The Southwestern Historical Quarterly, Volume 59, July 1955 - April, 1956 Page: 238
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Southwestern Historical Quarterly
ence yielded in the end to malignity and graft." Grant was de-
scribed by his friends as the greatest of his age, the savior of his
country. Taylor said that "it was inevitable that he should begin
by believing some of this, and end by believing it all." About
General Jackson's silence and other idiosyncrasies Taylor dashed
off these lines: "If silence is golden, he was a bonanza. He sucked
lemons, ate hard-tack, and drank water, and praying and fighting
appeared to be his idea of the 'whole duty of man.' "
General Taylor reserved one of his harshest appraisals for E.
Kirby Smith, commander of the Trans-Mississippi Department,
whom he described as "pig-headed," "obstinate," and "stupid." In
evaluating Smith's conduct of the affairs of his department he said
that "The Commander of the Trans-Mississippi Department had
the power to destroy the last hope of the Confederate cause, and
he exercised it with all the success of a Bazaine at Metz." In re-
flecting on what might have been the fate of the Confederacy had
Albert Sidney Johnston lived he wrote that "had it been possible
for one heart, one mind and one arm to save her cause, she lost
them when Albert Sidney Johnston fell on the field of Shiloh.
Other men, Lee, Davis, McClellan, Stanton, J. E. Johnston, Buell,
Buckner, and many others are thus masterfully analyzed and de-
The spritely style, literary allusions, scintillating humor, in-
cisive thinking, keen observations, and the perfect abandon with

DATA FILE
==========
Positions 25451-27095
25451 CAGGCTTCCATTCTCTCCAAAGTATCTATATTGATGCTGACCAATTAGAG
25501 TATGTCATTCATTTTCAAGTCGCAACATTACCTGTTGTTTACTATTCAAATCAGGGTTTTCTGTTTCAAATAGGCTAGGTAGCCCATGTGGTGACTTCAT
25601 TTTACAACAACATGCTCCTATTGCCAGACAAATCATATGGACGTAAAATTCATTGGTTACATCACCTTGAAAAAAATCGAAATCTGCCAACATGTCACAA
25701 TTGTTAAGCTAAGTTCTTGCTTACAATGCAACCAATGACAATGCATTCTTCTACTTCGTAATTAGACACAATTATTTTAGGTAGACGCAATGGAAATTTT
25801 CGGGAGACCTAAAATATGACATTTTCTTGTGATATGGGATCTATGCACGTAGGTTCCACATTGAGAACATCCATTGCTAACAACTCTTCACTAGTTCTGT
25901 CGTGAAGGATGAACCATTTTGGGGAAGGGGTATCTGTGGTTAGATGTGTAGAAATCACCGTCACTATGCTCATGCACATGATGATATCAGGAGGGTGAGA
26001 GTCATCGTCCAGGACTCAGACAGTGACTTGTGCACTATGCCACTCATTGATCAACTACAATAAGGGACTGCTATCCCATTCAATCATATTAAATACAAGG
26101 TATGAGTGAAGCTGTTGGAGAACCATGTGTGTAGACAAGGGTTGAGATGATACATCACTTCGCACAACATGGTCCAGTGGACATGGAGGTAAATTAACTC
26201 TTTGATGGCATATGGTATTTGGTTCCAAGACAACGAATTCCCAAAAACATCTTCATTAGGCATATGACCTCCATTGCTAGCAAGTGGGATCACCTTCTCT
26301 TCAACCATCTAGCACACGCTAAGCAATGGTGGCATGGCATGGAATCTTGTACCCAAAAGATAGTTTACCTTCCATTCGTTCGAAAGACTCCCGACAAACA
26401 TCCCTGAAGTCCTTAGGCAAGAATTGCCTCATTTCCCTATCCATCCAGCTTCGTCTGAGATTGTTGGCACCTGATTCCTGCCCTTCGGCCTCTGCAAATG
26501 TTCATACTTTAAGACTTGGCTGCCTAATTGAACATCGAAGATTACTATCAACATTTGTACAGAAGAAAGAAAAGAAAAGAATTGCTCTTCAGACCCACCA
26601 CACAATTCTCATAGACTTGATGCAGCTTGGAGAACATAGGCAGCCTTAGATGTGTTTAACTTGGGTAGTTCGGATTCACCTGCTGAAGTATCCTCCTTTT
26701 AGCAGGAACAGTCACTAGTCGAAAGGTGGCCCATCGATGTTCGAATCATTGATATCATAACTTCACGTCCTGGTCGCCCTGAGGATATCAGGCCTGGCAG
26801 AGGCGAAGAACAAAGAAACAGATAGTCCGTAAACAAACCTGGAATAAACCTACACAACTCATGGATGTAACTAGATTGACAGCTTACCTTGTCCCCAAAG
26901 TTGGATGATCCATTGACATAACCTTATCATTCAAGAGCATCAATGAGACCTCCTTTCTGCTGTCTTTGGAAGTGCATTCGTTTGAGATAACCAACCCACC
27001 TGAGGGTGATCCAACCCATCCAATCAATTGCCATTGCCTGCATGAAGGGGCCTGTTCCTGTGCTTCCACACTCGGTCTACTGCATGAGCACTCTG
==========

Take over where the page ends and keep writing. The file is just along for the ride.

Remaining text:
which the General wrote of men in high places in the Confederacy
will delight and fascinate the reader. Furthermore, each page of
the narrative is laden with stark realism, charged with the feeling
that "you are there." One sees the charge of the cavalry, the flash
of the bayonet, and the onslaught of the infantry; hears the roar
of the cannon, the uneven cadence of marching men, the cries of
the dying; feels the sadness of defeat, the tragedy of death, and
the exultation of victory. One feels also the nauseating emptiness
even of victory, the devastating dread of defeat, and the utter
futility of it all.
Southwest Texas State Teachers College
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Texas State Historical Association. The Southwestern Historical Quarterly, Volume 59, July 1955 - April, 1956, periodical, 1956; Austin, Texas. (texashistory.unt.edu/ark:/67531/metapth101162/m1/264/: accessed April 24, 2017), University of North Texas Libraries, The Portal to Texas History, texashistory.unt.edu; crediting Texas State Historical Association.